influence labour market transitions.
   To some degree, the extent and nature of ‘churning’ is related to overall
    economic conditions.
   Labour market attachment of individuals is an important factor in
    understanding ‘churn’.
   Job search methods have an influence on labour market transitions.
   UK-born workers who are in less skilled occupations and who are otherwise
    vulnerable in the labour market are vulnerable to displacement by new
    migrant workers, but the industries and occupations in which new migrants
    are particularly concentrated are characterised by higher than average
   There is a range of different barriers to employment and how these barriers
    inter-relate varies at individual level.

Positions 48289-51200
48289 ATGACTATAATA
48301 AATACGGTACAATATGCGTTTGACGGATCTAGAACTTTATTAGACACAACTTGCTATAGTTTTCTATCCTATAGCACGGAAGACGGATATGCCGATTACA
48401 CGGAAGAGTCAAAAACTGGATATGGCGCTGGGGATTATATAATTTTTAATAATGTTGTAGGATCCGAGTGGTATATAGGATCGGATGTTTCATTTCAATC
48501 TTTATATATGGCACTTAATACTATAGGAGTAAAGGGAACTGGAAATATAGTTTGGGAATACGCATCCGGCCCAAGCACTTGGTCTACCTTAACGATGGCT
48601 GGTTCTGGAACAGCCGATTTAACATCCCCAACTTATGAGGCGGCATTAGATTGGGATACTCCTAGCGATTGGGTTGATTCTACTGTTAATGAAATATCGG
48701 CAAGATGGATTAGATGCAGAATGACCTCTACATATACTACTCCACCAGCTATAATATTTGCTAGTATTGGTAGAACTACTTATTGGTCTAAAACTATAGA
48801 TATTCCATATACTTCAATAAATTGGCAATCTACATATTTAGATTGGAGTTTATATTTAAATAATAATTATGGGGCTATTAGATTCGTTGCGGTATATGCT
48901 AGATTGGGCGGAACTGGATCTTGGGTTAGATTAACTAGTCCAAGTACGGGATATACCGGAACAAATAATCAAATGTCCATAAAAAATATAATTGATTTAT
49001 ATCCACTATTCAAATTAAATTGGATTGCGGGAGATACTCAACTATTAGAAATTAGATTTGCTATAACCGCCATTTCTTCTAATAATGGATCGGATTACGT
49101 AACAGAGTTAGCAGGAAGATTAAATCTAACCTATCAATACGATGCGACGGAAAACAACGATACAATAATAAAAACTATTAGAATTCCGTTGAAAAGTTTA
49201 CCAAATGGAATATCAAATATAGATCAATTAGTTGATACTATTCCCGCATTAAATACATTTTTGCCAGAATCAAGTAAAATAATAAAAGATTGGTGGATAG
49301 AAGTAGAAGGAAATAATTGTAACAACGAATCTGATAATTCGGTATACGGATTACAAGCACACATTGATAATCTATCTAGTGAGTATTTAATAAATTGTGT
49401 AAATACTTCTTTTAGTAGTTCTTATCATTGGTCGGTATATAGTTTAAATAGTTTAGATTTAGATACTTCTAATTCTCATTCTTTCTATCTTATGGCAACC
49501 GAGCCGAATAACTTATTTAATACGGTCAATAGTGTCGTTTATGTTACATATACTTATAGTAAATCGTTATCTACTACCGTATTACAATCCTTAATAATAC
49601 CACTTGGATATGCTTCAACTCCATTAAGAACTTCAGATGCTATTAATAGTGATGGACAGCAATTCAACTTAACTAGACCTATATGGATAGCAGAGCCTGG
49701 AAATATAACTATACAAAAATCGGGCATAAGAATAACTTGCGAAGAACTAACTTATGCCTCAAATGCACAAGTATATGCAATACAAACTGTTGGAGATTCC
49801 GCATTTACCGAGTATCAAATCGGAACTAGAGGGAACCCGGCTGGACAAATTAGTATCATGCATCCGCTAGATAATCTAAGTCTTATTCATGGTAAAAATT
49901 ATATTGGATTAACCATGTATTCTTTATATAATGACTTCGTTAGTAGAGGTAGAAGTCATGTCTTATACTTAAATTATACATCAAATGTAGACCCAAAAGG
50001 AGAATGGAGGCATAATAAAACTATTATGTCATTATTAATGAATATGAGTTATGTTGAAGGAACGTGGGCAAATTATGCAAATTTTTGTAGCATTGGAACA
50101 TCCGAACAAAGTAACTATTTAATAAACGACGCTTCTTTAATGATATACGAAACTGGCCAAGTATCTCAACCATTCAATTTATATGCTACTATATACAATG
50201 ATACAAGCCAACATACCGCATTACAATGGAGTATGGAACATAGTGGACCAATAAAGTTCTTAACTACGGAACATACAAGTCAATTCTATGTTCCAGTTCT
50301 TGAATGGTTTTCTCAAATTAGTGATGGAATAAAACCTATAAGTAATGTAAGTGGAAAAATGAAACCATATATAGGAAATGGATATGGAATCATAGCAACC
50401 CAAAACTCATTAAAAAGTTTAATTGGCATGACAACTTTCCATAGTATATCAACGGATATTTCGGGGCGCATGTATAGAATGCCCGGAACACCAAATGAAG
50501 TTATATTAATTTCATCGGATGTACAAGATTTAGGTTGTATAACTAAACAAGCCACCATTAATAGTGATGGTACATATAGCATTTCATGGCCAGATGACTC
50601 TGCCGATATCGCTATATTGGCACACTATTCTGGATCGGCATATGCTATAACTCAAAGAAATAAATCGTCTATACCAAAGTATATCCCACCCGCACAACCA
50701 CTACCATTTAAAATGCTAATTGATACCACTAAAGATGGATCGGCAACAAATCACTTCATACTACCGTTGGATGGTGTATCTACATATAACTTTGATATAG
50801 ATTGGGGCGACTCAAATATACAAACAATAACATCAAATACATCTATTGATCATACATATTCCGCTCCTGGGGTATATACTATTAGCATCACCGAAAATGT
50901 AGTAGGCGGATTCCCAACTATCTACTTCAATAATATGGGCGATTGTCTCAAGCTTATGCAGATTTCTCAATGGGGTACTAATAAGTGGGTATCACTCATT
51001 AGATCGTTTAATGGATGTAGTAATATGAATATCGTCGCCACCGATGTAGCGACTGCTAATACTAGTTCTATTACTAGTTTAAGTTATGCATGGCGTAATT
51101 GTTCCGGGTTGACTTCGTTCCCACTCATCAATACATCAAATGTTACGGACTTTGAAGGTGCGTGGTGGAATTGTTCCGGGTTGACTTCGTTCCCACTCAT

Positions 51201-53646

   Incentives (financial or otherwise) to enter and to progress in work vary
    between different workless sub-groups.
   There is a range of definitions of ‘employability’ in use, but many encompass
    the need to retain and progress in employment, as well as to attain a job in
    the first instance.
   Policy is increasingly focused on ‘sustainable employment’ – i.e. increasing
    the time individuals remain in employment.
   Upskilling and retraining are likely to help individuals’ experience of ‘labour
    market churning’, but not all individuals are interested in labour market

Data Sets for Measuring ‘Labour Market Churn’ and Selected Analyses
      Aggregate labour market data collected from administrative records (e.g. that